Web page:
Colorado Farm Bureau has a successful 2016 legislative session
Centennial, Colo. – May 13, 2016 – The 2016 Colorado legislative session has come to an end and Colorado Farm Bureau successfully worked with both parties to pass legislation to protect agriculture and rural values.
“We had an outstanding session working with both democrats and republicans to create the best possible outcome for our members,” said Don Shawcroft, president of Colorado Farm Bureau. “This is credit to our grassroots, non-partisan policy and our members willingness to speak out.”
Throughout the session, CFB took positions on various bills ranging from water and property rights, infrastructure, energy, wildlife, agriculture innovation grants, conservation easements, veterinary oversight, groundwater proceedings and animal welfare.
With Colorado being a headwater state, water legislation always dominates the conversation. CFB proved to be a leader on discussions regarding water policy issues ranging from permit coordination for storage projects to finding ways to lower the high groundwater in the South Platte. CFB was also supported the Rain Barrell bill which now makes it legal for residents to own two 55-gallon rain barrels to collect rainwater to use in their yards. With regards to designated ground water, CFB strongly supported a bill that would have changed the information that applicants and objectors could bring to court in an appeals situation. This was an effort to continue to protect ag water from “buy and dry,” however the bill failed in the Senate Judiciary committee. In spite of some difficult conversations, CFB was able to protect water rights across the state throughout the legislative session .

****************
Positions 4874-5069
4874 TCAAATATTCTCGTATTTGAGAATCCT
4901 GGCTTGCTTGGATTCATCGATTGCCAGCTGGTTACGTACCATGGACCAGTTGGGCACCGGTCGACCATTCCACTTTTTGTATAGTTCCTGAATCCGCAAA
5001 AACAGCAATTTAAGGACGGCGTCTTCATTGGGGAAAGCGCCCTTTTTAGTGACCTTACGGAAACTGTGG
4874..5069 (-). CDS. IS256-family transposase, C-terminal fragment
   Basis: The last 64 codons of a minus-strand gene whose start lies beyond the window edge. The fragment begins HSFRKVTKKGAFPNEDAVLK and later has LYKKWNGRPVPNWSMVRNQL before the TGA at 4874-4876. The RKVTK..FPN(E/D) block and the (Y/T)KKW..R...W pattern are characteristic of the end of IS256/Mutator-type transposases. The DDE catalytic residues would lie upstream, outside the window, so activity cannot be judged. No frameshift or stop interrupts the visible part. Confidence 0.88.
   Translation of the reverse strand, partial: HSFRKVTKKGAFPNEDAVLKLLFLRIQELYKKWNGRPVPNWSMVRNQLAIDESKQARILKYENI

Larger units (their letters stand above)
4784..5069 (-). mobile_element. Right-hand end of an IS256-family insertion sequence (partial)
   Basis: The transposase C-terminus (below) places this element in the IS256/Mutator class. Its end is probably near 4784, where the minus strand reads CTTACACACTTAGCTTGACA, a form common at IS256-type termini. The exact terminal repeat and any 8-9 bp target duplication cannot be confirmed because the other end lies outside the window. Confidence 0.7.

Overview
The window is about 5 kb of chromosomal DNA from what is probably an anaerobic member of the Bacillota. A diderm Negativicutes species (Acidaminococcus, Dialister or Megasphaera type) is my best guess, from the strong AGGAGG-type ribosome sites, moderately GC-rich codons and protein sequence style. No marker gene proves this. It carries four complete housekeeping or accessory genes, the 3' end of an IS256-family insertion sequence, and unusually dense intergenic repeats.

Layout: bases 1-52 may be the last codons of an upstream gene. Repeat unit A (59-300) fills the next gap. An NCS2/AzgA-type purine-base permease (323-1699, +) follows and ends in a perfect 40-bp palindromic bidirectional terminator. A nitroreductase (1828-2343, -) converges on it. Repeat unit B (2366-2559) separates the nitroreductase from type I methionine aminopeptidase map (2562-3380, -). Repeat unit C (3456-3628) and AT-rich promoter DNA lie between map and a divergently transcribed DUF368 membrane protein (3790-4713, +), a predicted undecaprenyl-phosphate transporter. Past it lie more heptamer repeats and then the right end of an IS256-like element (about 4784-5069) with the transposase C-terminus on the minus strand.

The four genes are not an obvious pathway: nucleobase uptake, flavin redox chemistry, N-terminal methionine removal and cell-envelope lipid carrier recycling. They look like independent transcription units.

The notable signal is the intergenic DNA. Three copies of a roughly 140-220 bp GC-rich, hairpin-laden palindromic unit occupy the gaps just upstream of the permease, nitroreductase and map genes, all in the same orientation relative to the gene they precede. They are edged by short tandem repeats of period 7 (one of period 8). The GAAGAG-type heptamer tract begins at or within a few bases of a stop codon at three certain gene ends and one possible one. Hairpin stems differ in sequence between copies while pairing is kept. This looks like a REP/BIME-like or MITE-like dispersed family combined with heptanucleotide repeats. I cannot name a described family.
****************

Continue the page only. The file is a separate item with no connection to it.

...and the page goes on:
“As always, water was a big issue and Colorado Farm Bureau proved to be the agricultural voice in water policy discussions,” said Shawcroft. “We were instrumental in safeguarding water rights and made it a top priority to protect the Prior Appropriations Doctrine.”
This year CFB supported the New Farmer Bill. A bill that created a tax credit for farmers and ranchers who lease their ag assets such as land or equipment to a young or beginning farmer that meets the criteria.
CFB also had the opportunity to engage on a Veterinary Pharmaceuticals bill that created a veterinary advisory board to the state pharmacy board that consists of veterinarians and veterinary products distributors to help oversee laws and regulations in the animal and livestock industries.
“All in all, the 2016 Colorado legislative session was a success for Colorado Farm Bureau,” continued Shawcroft. “Even though the Colorado session is over, Colorado Farm Bureau will continue to work with legislators, regulators and others to preserve our family farms and protect the Colorado way of life.”
Colorado Farm Bureau is the state’s largest grassroots organization with over 24,000 members across the state. CFB seeks to promote and protect the future of agriculture and rural values.